Then we sat around with some of the kids for tea and snacks. Mac is so good with the kids…they adore him. I can see why. I also spoke with some of the teachers at the dom, and they said they would be happy to have me help out. I look forward to setting it up.
Today was quite good as well. I taught today and enjoyed it immensely, as usual. Then I met with my tutoring charge at the English School cafe (which I now consider my central hangout). It was quite good.
For the piece de resistance, I went to see Mac and his band Chronicles of Avid perform at a nightclub called Club Era tonight. There were other bands there. They were mostly playing heavy metal and screamo…it was hard to tell they were singing Russian, honestly. I enjoy heavy metal and the occasional screamo, so I was having a good time.
Then Mac and his band came on.
And practically burned the place down.
Once again, Mac demonstrated his ability to captivate the audience. He was dynamic and he was clearly having an amazing time. I mean, the whole band is talented, but I couldn’t take my eyes off him.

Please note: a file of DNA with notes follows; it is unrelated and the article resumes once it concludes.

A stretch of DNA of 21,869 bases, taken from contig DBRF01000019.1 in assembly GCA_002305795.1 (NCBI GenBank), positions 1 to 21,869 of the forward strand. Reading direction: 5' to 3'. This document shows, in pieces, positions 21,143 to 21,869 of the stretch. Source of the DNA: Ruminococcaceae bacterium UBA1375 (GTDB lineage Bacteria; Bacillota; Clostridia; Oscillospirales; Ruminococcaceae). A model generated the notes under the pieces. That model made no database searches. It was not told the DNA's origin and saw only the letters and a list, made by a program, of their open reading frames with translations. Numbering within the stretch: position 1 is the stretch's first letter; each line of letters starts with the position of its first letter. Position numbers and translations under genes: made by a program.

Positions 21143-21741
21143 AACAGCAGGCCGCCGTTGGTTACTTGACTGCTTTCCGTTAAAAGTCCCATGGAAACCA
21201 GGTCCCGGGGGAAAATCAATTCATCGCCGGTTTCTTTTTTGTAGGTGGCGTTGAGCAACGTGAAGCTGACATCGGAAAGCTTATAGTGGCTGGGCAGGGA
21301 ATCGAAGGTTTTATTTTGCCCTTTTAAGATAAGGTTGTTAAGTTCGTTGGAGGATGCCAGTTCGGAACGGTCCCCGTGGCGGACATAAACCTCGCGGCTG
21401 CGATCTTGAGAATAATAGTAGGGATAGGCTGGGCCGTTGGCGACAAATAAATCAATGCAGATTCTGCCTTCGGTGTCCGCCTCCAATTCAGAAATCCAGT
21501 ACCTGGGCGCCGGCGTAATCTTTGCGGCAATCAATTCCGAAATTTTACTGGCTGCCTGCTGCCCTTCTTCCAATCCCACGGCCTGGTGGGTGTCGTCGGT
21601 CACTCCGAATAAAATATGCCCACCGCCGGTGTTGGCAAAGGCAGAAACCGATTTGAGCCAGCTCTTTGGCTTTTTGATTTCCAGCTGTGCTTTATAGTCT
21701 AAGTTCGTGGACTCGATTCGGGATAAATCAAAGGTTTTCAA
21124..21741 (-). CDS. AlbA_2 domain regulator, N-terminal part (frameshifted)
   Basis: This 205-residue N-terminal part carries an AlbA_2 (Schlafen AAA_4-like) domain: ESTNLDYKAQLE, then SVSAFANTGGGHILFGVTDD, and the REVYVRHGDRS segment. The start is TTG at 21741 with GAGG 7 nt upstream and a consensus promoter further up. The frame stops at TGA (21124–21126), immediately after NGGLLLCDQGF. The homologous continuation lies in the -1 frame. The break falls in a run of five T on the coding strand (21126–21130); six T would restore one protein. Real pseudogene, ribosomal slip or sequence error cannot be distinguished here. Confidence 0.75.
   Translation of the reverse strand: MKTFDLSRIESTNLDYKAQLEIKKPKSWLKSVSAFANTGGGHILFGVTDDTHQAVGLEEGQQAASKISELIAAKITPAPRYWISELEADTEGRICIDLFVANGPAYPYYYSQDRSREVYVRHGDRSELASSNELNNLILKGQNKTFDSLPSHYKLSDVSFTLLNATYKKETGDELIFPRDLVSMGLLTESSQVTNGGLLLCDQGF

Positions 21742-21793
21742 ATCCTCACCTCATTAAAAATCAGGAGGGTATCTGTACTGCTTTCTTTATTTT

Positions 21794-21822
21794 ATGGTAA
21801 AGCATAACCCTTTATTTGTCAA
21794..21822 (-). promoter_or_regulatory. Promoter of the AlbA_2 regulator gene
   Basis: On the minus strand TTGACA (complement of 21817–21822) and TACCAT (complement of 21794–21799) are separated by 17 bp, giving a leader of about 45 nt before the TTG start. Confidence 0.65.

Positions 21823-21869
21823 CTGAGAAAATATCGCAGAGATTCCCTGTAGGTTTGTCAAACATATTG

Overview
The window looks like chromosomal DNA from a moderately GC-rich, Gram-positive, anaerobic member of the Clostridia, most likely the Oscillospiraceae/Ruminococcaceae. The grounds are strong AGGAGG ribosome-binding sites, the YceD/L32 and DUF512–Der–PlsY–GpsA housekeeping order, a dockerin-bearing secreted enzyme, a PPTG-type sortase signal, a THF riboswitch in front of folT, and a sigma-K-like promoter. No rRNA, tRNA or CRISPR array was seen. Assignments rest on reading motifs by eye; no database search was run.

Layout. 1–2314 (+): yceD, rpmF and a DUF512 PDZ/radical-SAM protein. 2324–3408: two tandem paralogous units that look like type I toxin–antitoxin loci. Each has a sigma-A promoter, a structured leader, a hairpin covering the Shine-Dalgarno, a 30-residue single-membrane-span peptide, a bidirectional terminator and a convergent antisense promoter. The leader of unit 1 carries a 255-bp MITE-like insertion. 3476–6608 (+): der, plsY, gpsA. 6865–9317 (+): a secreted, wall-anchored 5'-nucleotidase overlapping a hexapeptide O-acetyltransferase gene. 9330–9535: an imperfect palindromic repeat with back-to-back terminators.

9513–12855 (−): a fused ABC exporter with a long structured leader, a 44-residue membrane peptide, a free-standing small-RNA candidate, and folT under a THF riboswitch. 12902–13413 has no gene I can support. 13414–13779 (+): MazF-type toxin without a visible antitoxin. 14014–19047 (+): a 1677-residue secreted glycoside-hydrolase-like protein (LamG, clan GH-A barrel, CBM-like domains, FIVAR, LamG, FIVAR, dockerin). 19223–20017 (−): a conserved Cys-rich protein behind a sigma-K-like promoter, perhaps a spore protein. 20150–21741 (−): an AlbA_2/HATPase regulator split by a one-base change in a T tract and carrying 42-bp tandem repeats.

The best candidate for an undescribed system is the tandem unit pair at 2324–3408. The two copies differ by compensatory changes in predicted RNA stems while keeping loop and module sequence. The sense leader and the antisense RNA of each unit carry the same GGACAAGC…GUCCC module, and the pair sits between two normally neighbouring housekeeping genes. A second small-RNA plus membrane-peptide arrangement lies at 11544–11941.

Yes, I have photos, which shall be posted. I don’t have as many as I would like, because I am an idiot and forgot to charge my camera battery. (Yes, Mom, I know, I’m hopeless!)
The piece de resistance of the piece de resistance nearly knocked me over.
He wrote a song for me and performed it. I literally cried because I was so happy. No one has ever done that for me before. No one. And he sings with such passion, I nearly melted.
I feel a sense of vindication now, in the sense that I have come to believe, since I arrived here in Russia, that I am meant to do some good in the world. If I can touch one person’s heart and change their life for the better, then I will have done my job.
I think maybe I’ve already succeeded, but not in the way I had intended. This is fine with me, however.